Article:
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Subject: RE: Musical technique hints and tips
From: Steve Shaw
Date: 09 Apr 16 - 08:34 AM

You are misunderstanding the exchange I had with Jack. I am not saying that ornamentation (and variation while we're at it) should be learned as part of the tune (because it IS the tune), nor am I saying that the same ornamentation should be played over and over again. The very opposite, if you read my last post. I'm actually arguing AGAINST rigidity, which has no place in the playing of the tunes. I don't learn to drive by getting in the car and making it go forward in a straight line, then learn about the gears and brakes later. The gears and brakes constitute an integral part of driving the car. You learn about ornamentation and variation by playing with and listening to good players of your genre, getting the music under your belt as an organic whole and developing your own style, flexibility and confidence. I understand what you say about about different learning systems, but I think that you make it much harder for yourself if you learn a tune first as a separate process from using ornamentation. In fact, I can't do it, and I wouldn't mind betting that you, as an experienced musician who has learned hundreds of tunes, don't do it that way either. So why advise anyone else to do it?


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Subject: RE: Musical technique hints and tips
From: meself
Date: 09 Apr 16 - 01:02 PM

(While there are obviously similarities, I wouldn't call that strathspey played by John MacDougall 'Stirling Castle' - but I have no idea what the correct name for it would be. I suspect it's in the old books somewhere; maybe Skinner. Btw, that clip is well up on my top ten. Nothing against the big names in Cape Breton fiddling - but John MacDougall should be prominent among them.)


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Subject: RE: Musical technique hints and tips
From: The Sandman
Date: 09 Apr 16 - 03:52 PM

Steve, I am stating an opinion which is that musicians have introduced ornamentation as a way of preventing boredom after they have played a tune incessantly for dancing.
I am not advising anybody to do anything other than what works for them.


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Subject: RE: Musical technique hints and tips
From: Steve Shaw
Date: 09 Apr 16 - 04:33 PM

Let's change the subject. I know what you meant about getting bored.


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Subject: RE: Musical technique hints and tips
From: punkfolkrocker
Date: 09 Apr 16 - 04:48 PM

I'm a punkrocker... I find ornamentation boring...
no effin guitar solos and get the song over and done with in less than 2 minutes.. 😜

1.. 2.. 3.. 4.. rama lama thrash bang.. the end.... applause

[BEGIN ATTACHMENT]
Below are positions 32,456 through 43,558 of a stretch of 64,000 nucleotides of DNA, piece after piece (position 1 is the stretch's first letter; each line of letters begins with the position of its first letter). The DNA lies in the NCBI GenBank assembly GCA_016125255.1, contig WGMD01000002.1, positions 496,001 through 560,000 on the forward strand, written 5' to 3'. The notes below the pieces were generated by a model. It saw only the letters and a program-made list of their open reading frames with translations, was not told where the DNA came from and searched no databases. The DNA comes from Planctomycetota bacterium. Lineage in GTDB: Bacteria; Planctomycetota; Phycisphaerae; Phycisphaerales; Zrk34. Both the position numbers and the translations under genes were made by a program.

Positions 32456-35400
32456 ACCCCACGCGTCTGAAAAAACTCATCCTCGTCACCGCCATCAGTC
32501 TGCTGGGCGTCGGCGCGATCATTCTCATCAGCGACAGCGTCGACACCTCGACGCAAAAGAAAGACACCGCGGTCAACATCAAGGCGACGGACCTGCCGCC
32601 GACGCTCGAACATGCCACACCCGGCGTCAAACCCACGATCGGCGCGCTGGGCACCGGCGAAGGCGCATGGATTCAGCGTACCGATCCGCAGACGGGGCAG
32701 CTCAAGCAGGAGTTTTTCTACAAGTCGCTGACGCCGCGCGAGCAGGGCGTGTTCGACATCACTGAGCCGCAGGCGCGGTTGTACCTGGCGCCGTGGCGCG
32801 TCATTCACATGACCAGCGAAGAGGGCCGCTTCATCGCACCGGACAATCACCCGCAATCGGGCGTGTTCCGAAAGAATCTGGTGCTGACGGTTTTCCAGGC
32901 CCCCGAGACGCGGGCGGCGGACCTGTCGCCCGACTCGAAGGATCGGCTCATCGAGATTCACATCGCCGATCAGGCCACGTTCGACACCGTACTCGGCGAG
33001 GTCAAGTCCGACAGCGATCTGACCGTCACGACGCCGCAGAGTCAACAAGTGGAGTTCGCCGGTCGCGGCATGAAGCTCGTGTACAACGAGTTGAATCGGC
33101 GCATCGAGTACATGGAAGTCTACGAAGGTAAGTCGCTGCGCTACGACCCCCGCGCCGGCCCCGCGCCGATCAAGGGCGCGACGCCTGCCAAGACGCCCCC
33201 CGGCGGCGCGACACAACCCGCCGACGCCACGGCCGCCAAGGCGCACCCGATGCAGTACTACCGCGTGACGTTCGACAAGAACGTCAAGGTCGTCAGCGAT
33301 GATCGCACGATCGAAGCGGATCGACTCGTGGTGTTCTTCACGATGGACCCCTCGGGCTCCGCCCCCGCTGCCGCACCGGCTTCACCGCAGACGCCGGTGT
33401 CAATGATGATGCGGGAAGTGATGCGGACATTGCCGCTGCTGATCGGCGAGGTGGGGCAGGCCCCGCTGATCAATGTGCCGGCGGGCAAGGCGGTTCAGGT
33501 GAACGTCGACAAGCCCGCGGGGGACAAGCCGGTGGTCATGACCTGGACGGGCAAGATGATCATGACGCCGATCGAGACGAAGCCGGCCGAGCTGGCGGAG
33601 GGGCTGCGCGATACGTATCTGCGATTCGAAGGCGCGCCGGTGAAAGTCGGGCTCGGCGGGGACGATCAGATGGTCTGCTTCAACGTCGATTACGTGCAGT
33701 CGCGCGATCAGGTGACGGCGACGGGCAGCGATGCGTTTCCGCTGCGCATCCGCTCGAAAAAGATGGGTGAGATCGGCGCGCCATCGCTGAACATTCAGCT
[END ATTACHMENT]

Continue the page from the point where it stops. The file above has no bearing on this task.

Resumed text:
1.. 2.. 3.. 4.. next near identical song...


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Subject: RE: Musical technique hints and tips
From: Jack Campin
Date: 09 Apr 16 - 07:24 PM

Is there a standard ornament sign for "gob over the mosh pit"?


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Subject: RE: Musical technique hints and tips
From: GUEST,DrWord
Date: 09 Apr 16 - 07:46 PM

Ain't that an upside-down skip-beat sign?


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Subject: RE: Musical technique hints and tips
From: Steve Shaw
Date: 09 Apr 16 - 08:10 PM

Moving swiftly on...


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Subject: RE: Musical technique hints and tips
From: GUEST,FloraG
Date: 10 Apr 16 - 03:54 AM

I think of the twiddly bits as making the tune your own. There are certain musicians that you nearly always recognise within a few bars of listening - how do we do that?
FloraG


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Subject: RE: Musical technique hints and tips
From: The Sandman
Date: 10 Apr 16 - 03:59 AM

I agree Flora, an old irish friend of mine used to call them flutters, he used to teach the tune without any flutters first, however I am not saying that his system was right or wrong another good musician friend taught the tune with the ornaments, both of them were good players.


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Subject: RE: Musical technique hints and tips
From: Jack Campin
Date: 10 Apr 16 - 06:55 AM

Cane clarinet and sax reeds last about ten times as long if you store them in alcohol. I use the Co-Op's own-brand white rum in medical sample bottles - these are big enough for anything up to a tenor sax reed (some have a little projection inside the cap that you need to snap off to get a tenor reed in). Independent chemists usually stock the bottles, about a pound each. Or pick one up free next time you visit the STD clinic. The plastic is a bit fragile, you have to treat them carefully.

I use synthetic reeds most of the time nowadays, since I switch instruments a lot (you don't need to wet a synthetic reed). People have different preferences, I like Legere Signatures.